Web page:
Are age-related impairments in change-in-support balance reactions dependent on the method of balance perturbation?

Avril Mansfield, Brian E Maki
Journal of Biomechanics 2009 May 29, 42 (8): 1023-31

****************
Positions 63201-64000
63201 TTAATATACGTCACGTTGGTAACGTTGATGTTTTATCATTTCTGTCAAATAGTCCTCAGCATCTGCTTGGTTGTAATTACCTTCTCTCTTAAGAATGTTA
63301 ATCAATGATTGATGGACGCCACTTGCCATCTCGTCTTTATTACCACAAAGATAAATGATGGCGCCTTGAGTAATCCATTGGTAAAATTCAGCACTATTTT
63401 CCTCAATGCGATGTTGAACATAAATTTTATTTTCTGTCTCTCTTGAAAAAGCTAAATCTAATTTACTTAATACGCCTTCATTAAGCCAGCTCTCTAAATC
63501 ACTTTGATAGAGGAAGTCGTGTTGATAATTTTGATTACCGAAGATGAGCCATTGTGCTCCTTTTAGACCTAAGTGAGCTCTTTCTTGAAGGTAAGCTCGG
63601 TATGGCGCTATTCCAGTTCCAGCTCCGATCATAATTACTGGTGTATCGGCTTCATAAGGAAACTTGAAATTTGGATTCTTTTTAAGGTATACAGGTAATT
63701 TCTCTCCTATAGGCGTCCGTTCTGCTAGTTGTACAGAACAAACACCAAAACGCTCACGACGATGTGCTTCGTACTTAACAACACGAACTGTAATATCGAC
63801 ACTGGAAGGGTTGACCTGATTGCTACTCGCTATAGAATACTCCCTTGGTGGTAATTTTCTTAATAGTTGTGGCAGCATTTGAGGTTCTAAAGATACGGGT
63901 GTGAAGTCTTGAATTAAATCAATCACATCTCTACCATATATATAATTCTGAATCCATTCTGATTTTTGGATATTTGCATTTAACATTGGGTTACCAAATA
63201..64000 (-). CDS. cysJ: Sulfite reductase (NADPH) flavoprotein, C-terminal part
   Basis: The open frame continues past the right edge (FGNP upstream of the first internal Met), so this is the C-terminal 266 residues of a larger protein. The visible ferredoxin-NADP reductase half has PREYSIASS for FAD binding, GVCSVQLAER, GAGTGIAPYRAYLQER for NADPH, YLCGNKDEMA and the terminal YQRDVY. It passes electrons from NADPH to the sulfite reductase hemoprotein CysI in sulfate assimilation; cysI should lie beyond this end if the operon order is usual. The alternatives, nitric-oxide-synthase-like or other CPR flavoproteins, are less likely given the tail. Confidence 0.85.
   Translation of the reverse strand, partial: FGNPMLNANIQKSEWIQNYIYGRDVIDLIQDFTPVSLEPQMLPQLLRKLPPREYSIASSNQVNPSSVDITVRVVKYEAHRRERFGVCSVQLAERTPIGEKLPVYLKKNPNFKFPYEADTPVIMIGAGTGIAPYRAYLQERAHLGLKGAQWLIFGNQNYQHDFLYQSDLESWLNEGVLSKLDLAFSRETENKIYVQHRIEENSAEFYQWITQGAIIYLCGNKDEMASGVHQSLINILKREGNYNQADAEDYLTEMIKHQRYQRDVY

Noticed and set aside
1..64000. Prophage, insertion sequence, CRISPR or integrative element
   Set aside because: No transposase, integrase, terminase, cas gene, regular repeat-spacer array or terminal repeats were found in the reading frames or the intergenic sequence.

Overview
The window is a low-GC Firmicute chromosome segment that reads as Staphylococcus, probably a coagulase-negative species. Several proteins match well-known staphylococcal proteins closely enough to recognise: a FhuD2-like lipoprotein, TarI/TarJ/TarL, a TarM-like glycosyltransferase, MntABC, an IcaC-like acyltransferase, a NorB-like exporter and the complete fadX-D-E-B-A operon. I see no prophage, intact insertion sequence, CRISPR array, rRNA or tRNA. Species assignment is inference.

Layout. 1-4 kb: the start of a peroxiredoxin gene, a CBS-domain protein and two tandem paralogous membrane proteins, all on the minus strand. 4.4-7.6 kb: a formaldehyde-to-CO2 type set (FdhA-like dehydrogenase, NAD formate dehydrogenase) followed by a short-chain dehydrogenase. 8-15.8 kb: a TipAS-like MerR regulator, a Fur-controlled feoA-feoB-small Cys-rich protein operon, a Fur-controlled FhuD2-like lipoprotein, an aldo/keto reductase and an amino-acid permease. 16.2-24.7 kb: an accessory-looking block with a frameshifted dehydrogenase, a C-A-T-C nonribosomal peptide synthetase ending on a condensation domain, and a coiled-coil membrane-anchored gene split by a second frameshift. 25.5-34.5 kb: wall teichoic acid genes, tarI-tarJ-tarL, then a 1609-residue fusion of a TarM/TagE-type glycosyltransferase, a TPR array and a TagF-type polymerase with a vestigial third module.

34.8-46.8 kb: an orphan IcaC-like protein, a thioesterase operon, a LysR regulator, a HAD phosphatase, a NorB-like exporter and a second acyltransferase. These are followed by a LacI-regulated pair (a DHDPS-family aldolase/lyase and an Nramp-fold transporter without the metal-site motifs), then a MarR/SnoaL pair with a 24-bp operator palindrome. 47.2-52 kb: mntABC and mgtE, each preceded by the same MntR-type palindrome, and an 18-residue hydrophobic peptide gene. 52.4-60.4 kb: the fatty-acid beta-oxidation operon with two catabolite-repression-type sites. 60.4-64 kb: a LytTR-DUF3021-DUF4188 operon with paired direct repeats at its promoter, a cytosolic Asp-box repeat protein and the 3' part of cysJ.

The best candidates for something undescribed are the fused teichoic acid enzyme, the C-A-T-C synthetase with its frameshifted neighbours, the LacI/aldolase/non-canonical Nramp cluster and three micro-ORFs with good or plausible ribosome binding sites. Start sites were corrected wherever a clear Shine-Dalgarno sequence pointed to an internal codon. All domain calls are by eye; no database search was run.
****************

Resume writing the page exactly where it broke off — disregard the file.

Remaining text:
Rapid "change-in-support" (stepping or grasping) balance-recovery reactions play a critical role in preventing falls. Studies investigating age-related impairments in these reactions using differing perturbation methods have shown contradictory results. The discrepancies could be due to the different mechanical and sensory stimuli provided by the different perturbation methods, but could also be due to other confounding factors (e.g. differences in perturbation predictability). This study compared two commonly used perturbation methods: weight-drop cable-pulls (CPs) and motor-driven surface-translations (STs). For each perturbation method, effects of aging on the change-in-support reactions were established by comparing 10 young (22-28 years) and 30 older (64-79 years) adults, using large unpredictable multi-directional perturbations similar to those used in previous studies showing age-related differences. Age-related differences in the pattern and spatio-temporal features of the limb movements were examined for stepping and grasping reactions evoked by antero-posterior perturbation of stance, as well as stepping reactions evoked by lateral perturbations delivered while subjects walked "in-place". Although age-group effects were almost always more pronounced for ST perturbations, the direction of the effect was always the same for both perturbation methods; hence, the perturbation-dependent differences in mechanical and sensory stimuli did not seem to be a critical factor. Perturbation waveform appeared to be a more important factor. For the perturbation methods used here, the ST perturbations were more destabilising than the CP perturbations (leading to a more rapid rise in perturbatory ankle-torque and greater centre-of-mass motion prior to the onset of the postural reaction), and were consequently more effective in revealing age-related deficiencies.

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